by Kathy Strain

I suppose I have been feeling a little nostalgic lately so I have been thinking more about my youth and childhood. I grew up in the east where the summers were humid and the air conditioners were scarce (the parents always had one in their rooms, but the kids relied on the window box fans hoping to get a good cross draft). Laying in the dark, I listened to my three sisters sleeping in the same room as the crickets sang and lightning bugs blinked outside our window. I remember laying there and wondering what my future would hold and if someday I would ever be a good mother. The idea of having children of my own seemed so far away at such a young age. I admired my mother immensely as I watched her raising eight children. I couldn’t understand how she did it all…but, I hoped I could be half the mom she was to us.

Now, I’m not only a mother, but I am also a grandmother. I lay in my bed at night listening to my husband sleep while the air conditioner whirls outside our window (the only way to stay cool in San Antonio at night). I listen now to my 20-year-old son come hobbling down the stairs on his crutches since having his leg amputated and my 25-year-old daughter whispering to him as they sit at the kitchen table enjoying late night cereal together. As my grandson sleeps in the room upstairs, I also think of my 22-year-old son living far away in Idaho preparing to marry the love of his life.

To see my life now, I did become a mother…I did become a good mother…I love my children…I love the crazies that they are and I wouldn’t trade my life with any other person. We all can sometimes wonder about our futures and if our past prepared us for our future. I often talk about the road less travelled but as we travel our own unique roads, we can discover who we are meant to be by our roads. I didn’t follow the same road my mother did, but I became a good mother just like she was.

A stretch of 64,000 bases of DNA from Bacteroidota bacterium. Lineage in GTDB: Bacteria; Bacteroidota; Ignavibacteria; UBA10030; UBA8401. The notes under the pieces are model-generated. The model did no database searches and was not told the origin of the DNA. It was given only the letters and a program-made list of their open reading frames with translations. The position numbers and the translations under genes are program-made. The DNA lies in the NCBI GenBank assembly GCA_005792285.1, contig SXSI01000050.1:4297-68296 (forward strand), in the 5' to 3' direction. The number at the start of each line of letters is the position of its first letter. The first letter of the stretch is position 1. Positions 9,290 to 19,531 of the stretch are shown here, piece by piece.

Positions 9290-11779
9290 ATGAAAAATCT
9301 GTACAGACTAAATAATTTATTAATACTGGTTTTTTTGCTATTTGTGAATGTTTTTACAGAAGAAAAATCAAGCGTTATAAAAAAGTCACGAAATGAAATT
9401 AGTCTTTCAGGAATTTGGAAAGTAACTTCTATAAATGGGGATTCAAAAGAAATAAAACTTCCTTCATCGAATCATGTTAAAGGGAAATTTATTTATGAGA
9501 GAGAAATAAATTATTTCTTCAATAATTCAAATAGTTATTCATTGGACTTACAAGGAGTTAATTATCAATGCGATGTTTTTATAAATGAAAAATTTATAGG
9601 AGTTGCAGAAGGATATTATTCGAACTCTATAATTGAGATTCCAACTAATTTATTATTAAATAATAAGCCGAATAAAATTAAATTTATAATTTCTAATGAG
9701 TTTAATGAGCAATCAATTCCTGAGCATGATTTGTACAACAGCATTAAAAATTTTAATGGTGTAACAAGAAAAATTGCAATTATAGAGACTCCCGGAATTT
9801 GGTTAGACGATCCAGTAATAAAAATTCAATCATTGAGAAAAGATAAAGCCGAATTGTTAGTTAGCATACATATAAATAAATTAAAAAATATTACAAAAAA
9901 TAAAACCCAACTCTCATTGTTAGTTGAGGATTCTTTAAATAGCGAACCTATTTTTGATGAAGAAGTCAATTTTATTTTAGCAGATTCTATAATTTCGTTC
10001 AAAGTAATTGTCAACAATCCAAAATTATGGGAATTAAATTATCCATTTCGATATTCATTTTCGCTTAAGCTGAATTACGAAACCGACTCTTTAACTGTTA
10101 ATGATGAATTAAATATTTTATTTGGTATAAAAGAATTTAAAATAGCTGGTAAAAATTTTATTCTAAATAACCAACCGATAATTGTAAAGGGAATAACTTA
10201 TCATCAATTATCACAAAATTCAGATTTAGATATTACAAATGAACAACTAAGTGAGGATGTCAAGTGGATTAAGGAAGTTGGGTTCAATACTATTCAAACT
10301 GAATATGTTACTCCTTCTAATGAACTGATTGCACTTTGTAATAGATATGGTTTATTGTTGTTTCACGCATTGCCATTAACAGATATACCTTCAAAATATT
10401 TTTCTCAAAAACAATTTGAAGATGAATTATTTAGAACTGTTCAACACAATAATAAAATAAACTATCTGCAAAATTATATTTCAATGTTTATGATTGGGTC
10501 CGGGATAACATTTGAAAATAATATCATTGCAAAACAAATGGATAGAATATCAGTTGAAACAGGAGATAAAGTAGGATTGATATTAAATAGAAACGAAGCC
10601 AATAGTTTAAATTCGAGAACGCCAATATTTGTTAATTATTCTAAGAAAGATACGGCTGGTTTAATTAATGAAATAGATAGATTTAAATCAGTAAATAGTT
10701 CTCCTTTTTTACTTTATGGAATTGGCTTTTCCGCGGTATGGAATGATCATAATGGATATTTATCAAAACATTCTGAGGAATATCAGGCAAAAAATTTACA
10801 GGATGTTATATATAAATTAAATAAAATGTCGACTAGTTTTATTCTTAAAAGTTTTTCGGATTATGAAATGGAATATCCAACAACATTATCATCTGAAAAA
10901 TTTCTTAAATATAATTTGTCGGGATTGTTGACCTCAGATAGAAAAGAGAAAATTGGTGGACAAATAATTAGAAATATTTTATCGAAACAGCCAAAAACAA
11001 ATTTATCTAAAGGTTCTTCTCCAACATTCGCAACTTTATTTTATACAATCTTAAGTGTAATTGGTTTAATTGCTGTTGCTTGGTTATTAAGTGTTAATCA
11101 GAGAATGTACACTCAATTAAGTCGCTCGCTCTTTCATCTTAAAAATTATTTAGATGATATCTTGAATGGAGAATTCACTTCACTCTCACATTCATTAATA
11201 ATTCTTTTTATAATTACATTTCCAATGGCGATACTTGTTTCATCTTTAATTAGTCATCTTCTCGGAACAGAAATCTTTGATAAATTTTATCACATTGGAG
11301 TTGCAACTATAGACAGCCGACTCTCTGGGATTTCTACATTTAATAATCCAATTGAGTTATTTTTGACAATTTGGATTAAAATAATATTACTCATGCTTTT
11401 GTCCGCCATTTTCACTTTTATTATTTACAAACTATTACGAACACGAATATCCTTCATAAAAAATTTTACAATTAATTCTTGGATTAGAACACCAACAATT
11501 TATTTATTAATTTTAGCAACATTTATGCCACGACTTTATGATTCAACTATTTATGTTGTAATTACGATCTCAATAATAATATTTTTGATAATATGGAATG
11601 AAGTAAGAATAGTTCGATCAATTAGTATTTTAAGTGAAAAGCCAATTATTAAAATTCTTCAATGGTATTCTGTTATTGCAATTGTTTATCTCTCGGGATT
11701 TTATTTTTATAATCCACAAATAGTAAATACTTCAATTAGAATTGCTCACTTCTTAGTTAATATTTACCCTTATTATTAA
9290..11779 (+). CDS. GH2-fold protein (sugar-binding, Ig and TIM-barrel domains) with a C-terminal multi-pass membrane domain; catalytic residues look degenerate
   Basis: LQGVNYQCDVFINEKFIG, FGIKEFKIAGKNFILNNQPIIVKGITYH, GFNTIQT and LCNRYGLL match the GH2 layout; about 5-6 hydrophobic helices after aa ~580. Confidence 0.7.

Kathy was born and raised in the Philadelphia, Pennsylvania area. Being one of eight children, Kathy always knew that it was easy to get lost in the crowd. It was rare she got to say what she was thinking because all the older siblings felt it necessary to speak for her. Writing became a big part of her way to express herself. Over the years, Kathy has found it important to write and to learn from others’ stories as well. Kathy has experienced the joys and struggles of raising a daughter and two sons, including a son born with a clubfoot.

Today, her children are still the source of her joy and happiness and include adding a wonderful grandson to the mix who keeps everyone laughing. Kathy’s husband Ken has always been supportive of her endeavors including returning to college in her forties to get her Bachelor’s Degree from The University of Texas at San Antonio (UTSA) in Public Relations & Communications. She works part-time at a writing lab at a local community college and also as a journalist for an international website called Broadway World.

These jobs along with running the Iron Butterflies Project allows Kathy to make a difference in the world and help others to find themselves as well.

Check out Kathy’s stories on Broadway World here: http://www.broadwayworld.com/author/Kathy-Strain